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China central bank to cut reserve ratio for foreign exchange deposits 

In this post:

  • China’s central bank plans to reduce mandatory foreign currency reserves amid a 5% decline in the renminbi against the US dollar in 2023.
  • China policymakers have accelerated the introduction of new measures to bolster the country’s currency and economy, focusing on the property sector.
  • The People’s Bank of China will reduce banks’ foreign exchange reserve requirement from 6% to 4%, effective September 15.

China’s central bank plans to reduce the mandatory foreign currency reserves held by financial institutions, which reflects their commitment to bolster the weakening renminbi. The currency has declined by over 5% against the US dollar this year, mainly due to concerns surrounding China’s economic recovery, which has been sluggish since they lifted COVID-19 restrictions at the beginning of 2023. This adjustment brings the reserve requirement ratio back to the 2006 level.

China is introducing new measures to improve the economy

China policymakers have accelerated the introduction of new measures to bolster the country’s currency and economy, focusing on the property sector. This week, Guangzhou and Shenzhen made obtaining mortgages easier for first-time homebuyers.

However, concerns about financially strained property developers like Evergrande and Country Garden have dampened interest in Chinese securities. It has led investment banks to revise their downward predictions for the renminbi’s dollar exchange rate.

The People’s Bank of China announced that it would reduce the foreign exchange reserve requirement for banks from 6% to 4%, effective September 15, to enhance the ability of financial institutions to use foreign exchange funds. The move caused the renminbi to appreciate up to 0.2% against the dollar.

Reducing reserve requirements increases the availability of dollars in the local market, allowing commercial banks to lower the interest rates on dollar deposits. That is intended to make converting renminbi into dollars less attractive, as such conversions have pressured the Chinese currency.

Becky Liu, who heads China’s macro strategy at Standard Chartered, estimated that the reduction would release approximately $16 billion of US dollar liquidity. She emphasized that the primary impact of this move lies in signalling the central bank’s commitment to supporting the renminbi, as the liquidity injection itself is relatively insignificant in terms of liquidity and dollar rates.

Liu further noted that these recent measures, including the reserve requirement cut, aim to stabilize the renminbi and reduce speculative positions rather than altering the currency’s depreciation trend against the dollar.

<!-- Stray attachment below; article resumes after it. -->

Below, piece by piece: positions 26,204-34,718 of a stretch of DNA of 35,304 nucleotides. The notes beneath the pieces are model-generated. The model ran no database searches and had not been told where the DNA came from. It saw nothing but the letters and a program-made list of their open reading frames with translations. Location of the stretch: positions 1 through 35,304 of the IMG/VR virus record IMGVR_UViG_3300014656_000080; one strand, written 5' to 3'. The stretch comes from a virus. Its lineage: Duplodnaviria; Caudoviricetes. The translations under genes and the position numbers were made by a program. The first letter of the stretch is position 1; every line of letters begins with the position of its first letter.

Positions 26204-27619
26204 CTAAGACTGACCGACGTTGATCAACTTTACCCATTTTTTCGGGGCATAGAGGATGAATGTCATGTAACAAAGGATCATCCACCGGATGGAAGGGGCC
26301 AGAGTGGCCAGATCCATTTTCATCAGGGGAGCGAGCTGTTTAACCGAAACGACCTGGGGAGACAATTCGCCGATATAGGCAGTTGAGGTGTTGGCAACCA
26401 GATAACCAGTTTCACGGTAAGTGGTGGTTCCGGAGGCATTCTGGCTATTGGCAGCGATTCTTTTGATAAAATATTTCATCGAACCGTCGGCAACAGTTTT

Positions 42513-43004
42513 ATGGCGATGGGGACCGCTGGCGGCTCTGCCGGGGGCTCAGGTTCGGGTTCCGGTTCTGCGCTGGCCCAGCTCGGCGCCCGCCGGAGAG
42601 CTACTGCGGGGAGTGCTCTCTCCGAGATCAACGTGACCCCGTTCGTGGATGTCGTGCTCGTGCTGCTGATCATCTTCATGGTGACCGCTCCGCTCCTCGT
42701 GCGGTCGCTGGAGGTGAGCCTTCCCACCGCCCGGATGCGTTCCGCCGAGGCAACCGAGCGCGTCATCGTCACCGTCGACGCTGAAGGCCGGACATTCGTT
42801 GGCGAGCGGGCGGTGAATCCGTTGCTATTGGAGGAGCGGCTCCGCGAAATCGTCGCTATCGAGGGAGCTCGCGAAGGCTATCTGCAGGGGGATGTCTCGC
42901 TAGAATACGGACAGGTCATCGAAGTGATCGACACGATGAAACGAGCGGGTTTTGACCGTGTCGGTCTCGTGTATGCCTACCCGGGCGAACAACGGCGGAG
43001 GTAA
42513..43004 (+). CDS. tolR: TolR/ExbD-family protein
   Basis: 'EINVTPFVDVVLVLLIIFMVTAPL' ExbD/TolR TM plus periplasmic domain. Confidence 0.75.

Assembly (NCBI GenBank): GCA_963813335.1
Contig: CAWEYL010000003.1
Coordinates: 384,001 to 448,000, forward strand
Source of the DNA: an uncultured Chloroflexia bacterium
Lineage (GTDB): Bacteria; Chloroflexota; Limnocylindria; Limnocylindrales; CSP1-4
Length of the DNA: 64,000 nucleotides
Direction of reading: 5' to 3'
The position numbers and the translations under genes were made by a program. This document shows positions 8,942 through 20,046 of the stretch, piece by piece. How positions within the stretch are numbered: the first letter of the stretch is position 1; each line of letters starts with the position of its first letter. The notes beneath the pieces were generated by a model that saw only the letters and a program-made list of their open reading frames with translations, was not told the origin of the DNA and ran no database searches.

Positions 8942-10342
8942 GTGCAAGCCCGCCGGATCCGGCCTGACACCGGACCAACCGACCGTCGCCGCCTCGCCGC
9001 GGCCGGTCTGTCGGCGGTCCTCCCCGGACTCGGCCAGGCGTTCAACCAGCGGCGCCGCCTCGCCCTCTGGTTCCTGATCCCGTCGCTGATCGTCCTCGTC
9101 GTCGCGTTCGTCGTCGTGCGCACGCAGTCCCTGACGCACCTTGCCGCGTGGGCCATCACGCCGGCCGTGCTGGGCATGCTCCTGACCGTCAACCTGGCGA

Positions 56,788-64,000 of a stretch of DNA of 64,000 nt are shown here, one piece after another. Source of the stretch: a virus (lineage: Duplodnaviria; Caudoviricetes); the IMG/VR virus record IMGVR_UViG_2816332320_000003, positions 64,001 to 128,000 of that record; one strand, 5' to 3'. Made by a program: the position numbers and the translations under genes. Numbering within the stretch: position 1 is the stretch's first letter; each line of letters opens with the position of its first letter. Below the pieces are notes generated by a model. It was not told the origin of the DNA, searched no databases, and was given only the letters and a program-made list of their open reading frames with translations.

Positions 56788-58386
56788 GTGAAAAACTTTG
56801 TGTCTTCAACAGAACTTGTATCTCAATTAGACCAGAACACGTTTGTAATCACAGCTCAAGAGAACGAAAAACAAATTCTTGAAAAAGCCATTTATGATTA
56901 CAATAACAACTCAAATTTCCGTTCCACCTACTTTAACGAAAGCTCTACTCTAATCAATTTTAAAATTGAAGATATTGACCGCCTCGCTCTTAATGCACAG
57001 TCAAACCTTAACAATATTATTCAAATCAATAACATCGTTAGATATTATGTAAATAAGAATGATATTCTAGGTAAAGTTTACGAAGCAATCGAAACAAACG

Foreign investors offloaded $12 billion in stocks 

Data from Hong Kong’s Bond Connect investment scheme reveals that foreign investors have sold a net Rmb148 billion ($20 billion) worth of Chinese government bonds in the first seven months of this year. The selling trend has been driven by China’s monetary easing measures and the US Federal Reserve’s interest rate hikes, which have widened the interest rate gap between renminbi and dollar-denominated debt.

In addition to bond sales, foreign investors offloaded a record $12 billion in Chinese stocks in August. During a visit to Beijing, US Commerce Secretary Gina Raimondo cautioned that American companies were beginning to view China as an “uninvestable” market.

Sean Callow, a senior currency strategist at Westpac, noted Chinese authorities’ challenges in restoring confidence in the currency. The resilient US dollar and weak data from the domestic property sector have made this task easier. While significant, the recent adjustment in the foreign exchange ratio is not expected to be a game-changer in this context.

The yuan’s exchange rate has been under pressure due to China’s slowing economy, concerns about the property market, and local debt stress. It recently weakened to below 7.3 per US dollar, the lowest since the 2008 global financial crisis. Notably, the foreign exchange ratio reduction is one of the tools that Beijing can employ to defend the yuan.

Following the announcement, the offshore yuan exchange rate strengthened by 200 basis points to above 7.26 per US dollar. Meanwhile, Chinese authorities have consistently asserted that they possess various tools to maintain the basic stability of the yuan. They also believe that a flexible currency can help absorb external economic shocks.

On Friday, the yuan midpoint, a daily reference rate set by China’s central bank, was established at 7.1788 against the US dollar, slightly stronger than the previous day’s rate of 7.1811. The previous reduction in the foreign exchange ratio, a two percentage point cut, was implemented in September 2022, following a peak of 9 percent in December 2021. China’s outstanding foreign exchange deposits decreased to $821.8 billion by the end of July, marking a 13.8 percent decline from the previous year.

Disclaimer. The information provided is not trading advice. Cryptopolitan.com holds no liability for any investments made based on the information provided on this page. We strongly recommend independent research and/or consultation with a qualified professional before making any investment decisions.

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